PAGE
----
A selfish man-child's Chilean quest to drink mescaline extracted from a San Pedro cactus turns into a more conventional sort of trip in Sebastian Silva's emphatically goofy but ultimately sentimental coming-of-age comedy.
A selfish man-child’s Chilean quest to drink mescaline extracted from a San Pedro cactus turns into a more conventional sort of trip in “Crystal Fairy & the Magical Cactus and 2012,” writer-director Sebastian Silva’s emphatically goofy but ultimately sentimental coming-of-age comedy. Engaging perfs by Michael Cera in the lead and Gaby Hoffmann as a hippie chick along for the ride exclusively elevate a pic that promotes the pleasures of altered consciousness, but proves insufficiently psychedelic itself. Commercial prospects appear even more marginal than those for the average drug farce, as counterculture auds will be left jonesing for a stronger dose.
Silva (“The Maid”) has spoken publicly of “Crystal Fairy” as a semi-autobiographical reflection on a wild episode in his younger days, which makes sense as his insights into the protagonist’s behavior, most of it brazenly immature, are the film’s sharpest by far. Jamie (Cera), a twentysomething American thrillseeker in Chile, is introduced as a full-time partier, smoking pot and snorting coke with the manic zeal of someone eager to avoid anything that remotely resembles adult responsibility.
Unfiltered in conversation and impetuous to the core, Jamie gets blasted at a party and invites a total stranger — a loopy flower child who calls herself Crystal Fairy (Hoffmann) — to accompany him, his buddy Champa (Juan Andres Silva) and Champa’s two younger brothers (Jose Miguel Silva, Agustin Silva) to the Atacama desert, where they’ll pry open the doors of perception with the aid of the titular plant. But when his buzz fades, so does his interest in Crystal Fairy, who shocks him with her own impulsivity, having hopped a bus to meet the boys en route north.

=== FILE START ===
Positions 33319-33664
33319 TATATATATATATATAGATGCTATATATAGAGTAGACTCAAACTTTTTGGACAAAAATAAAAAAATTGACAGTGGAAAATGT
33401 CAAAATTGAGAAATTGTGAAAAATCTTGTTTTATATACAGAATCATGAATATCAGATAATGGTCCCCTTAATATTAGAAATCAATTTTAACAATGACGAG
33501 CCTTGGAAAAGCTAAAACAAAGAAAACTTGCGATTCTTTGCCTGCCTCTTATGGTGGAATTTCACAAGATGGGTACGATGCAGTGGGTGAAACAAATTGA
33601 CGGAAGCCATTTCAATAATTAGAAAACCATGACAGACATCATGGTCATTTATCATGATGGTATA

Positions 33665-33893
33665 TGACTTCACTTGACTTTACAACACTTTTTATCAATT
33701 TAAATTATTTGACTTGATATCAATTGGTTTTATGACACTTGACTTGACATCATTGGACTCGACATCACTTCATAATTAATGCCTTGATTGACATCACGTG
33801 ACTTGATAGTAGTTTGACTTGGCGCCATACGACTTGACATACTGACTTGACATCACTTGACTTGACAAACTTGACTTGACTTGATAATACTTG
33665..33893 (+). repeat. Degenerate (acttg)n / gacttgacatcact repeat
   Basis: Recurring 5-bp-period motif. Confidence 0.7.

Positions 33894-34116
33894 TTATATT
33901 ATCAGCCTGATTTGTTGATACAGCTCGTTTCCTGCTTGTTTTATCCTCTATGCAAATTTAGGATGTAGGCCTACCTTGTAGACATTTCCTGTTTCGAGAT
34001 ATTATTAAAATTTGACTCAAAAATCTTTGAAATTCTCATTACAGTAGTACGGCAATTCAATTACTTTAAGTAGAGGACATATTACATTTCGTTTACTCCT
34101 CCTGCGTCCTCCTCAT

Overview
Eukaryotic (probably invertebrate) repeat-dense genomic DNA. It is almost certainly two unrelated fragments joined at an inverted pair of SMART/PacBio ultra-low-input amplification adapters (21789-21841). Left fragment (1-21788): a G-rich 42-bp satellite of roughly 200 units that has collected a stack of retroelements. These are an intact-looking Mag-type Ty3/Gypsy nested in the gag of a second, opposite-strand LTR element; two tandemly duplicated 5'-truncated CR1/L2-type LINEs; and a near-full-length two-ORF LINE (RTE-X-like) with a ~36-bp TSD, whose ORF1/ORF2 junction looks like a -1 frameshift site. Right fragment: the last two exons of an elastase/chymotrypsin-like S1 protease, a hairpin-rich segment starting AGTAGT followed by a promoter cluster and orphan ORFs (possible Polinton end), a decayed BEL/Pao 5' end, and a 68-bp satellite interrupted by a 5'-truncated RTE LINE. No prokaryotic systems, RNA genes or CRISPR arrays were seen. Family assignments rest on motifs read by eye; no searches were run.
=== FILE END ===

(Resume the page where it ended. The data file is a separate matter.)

Although the group’s three brothers (played by the director’s own) fail to register except as near-silent partners in the escapade, the film’s first half is thoroughly amiable and occasionally hilarious, with dialogue and situations gaining authenticity from Silva’s deft coordination of the actors’ on-set improv. Hoffman’s Crystal Fairy, full of New Age spirituality and body hair, is by turns lovably free-spirited and overbearingly crass, eliciting no shortage of eye-rolls and muttered slurs from Cera’s jittery young addict, who eventually snatches a large slice of cactus from an old woman’s garden and cradles it as if it were a newborn baby.
Everything builds to the quintet’s beachfront mescaline trip, the details of which supply Silva with only a mild quantity of hallucinatory stylistics while Jamie’s consciousness evolves in more predictably sober terms. It’s ironic — and buzz-killing to say the least — that a movie about mind expansion would narrow itself into a formula familiar from any number of earnest made-for-cable youth pics.
Widescreen cinematography by Cristian Petit-Laurent, much of it handheld, looks aptly rough around the edges without making much use of northern Chile’s natural beauty or of a daytripper’s warped visions. Post-production sound work by Roberto Espinoza does have some fun twiddling knobs to approximate Jamie’s auditory experience, although, in keeping with Cera’s effortlessly magnetic turn, the pic’s key special effect is the actor’s frizzy mop top.